So it’s not the responsibility of the patients to get their medicine?
Yes, the citizens must get the medicine themselves, but it is us who order it for those who cannot. We would prefer the citizens to pick up the medicine themselves, or order it and collect. If they do not, we will do that for them. We do it so they can keep the shape, their way of life and their activity.
It must also be a big challenge, keeping track of the right medicine?
Yes, and then you come to dose at the citizens home, and then they have not picked up their medicine, and then they have to pick it up the following day, but maybe that is on the weekend, so there are a lot of little things that can go wrong. If we miss one day, things might go very wrong.
It is also necessary to have a good overview?
Yes, definitely. An overview of the medicine, it is very important as it may change from time to time.
How does the dosage work?
It works so that in the morning we print the schedule. We have been told that now is the day to dose. Then we visit to the citizen who has the medicine in their home, the old medical schedule in the home, and then we have the new medical schedule with us, and of course we will dose after the new medical schedule, check if there have been any changes. If there have been no changes, then we just dose as the schedule says. If there have been any changes, we will go in and look at it ,if there has been a simple box from the end to be extra dosed or removed.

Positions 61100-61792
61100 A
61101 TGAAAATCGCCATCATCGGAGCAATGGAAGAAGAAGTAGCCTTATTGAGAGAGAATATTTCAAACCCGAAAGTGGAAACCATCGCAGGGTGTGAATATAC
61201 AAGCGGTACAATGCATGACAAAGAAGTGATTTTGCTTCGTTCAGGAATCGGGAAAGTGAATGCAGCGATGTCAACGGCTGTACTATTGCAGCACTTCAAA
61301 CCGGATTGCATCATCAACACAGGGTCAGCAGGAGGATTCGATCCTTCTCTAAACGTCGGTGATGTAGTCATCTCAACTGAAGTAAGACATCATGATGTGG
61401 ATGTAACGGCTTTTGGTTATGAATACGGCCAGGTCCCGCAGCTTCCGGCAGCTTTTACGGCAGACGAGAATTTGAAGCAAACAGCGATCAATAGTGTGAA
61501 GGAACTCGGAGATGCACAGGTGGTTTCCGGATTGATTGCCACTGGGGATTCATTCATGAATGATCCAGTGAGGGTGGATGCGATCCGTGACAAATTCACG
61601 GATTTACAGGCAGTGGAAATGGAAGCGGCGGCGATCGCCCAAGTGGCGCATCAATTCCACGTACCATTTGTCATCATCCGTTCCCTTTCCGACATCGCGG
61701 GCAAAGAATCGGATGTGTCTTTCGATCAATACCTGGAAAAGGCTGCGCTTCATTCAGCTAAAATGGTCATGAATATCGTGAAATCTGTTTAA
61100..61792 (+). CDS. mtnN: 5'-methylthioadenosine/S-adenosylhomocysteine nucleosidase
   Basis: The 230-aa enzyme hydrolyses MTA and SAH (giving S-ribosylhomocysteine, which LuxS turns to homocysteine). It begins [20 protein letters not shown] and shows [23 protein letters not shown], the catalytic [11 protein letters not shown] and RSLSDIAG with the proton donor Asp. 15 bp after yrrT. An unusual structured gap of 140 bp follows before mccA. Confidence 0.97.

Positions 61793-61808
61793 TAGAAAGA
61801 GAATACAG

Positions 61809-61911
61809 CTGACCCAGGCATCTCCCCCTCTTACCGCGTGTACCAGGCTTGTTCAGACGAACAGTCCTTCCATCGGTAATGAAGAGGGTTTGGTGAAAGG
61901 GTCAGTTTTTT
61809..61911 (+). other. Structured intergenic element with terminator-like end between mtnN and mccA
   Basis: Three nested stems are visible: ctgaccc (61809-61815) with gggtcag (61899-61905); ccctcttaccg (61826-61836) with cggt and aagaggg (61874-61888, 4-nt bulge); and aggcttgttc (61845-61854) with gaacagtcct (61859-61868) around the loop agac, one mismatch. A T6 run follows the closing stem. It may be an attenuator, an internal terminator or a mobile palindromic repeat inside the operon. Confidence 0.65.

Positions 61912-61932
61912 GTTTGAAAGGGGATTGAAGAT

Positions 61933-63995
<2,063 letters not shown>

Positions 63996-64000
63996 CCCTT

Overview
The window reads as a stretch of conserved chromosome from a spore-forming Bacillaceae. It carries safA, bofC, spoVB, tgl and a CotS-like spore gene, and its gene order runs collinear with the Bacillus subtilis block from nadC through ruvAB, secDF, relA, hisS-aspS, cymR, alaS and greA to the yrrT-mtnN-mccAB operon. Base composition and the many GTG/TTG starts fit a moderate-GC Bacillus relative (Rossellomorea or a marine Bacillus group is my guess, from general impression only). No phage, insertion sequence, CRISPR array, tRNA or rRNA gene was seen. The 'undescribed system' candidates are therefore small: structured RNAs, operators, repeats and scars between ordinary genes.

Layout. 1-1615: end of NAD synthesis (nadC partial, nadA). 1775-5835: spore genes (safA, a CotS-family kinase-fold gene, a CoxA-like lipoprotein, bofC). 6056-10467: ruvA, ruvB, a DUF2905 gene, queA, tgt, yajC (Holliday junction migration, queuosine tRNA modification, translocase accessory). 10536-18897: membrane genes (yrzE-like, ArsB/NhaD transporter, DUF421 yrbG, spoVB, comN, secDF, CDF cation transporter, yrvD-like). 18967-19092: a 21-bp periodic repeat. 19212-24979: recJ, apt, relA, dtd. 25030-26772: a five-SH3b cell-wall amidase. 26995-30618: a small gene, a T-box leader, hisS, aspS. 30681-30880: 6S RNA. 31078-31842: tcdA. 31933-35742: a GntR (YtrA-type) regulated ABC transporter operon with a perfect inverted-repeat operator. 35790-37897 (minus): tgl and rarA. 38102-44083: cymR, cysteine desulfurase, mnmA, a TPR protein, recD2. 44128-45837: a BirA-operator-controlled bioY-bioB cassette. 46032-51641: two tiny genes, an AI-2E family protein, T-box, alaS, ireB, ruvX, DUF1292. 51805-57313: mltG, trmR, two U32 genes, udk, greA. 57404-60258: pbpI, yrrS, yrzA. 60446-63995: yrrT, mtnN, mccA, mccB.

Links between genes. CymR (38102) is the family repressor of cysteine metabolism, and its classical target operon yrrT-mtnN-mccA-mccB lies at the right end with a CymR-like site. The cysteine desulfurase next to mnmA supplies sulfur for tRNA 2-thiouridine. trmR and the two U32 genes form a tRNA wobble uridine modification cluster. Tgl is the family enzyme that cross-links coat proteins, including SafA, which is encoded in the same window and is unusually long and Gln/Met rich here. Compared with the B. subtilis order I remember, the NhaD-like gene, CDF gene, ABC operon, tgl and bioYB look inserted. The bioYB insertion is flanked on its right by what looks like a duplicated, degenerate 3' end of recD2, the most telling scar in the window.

How often does it appear that you have to postpone if there has been a mistake?
In making mistakes, it is very rare. I do not even know if I can remember that has happened. But because we need to postpone the dosage, because some new medicine has come from a doctor. We are dosing for 14 days at a time, and if we have just been there and dosed and then the doctor doses some new medicine, we will have to visit the citizens again and put their new medicine in their boxes. It also happens that the citizen has not obtained any medicine, and you only get dosed for three days, with some of the medicine, you should also visit them again. But we would rather avoid post-dosing.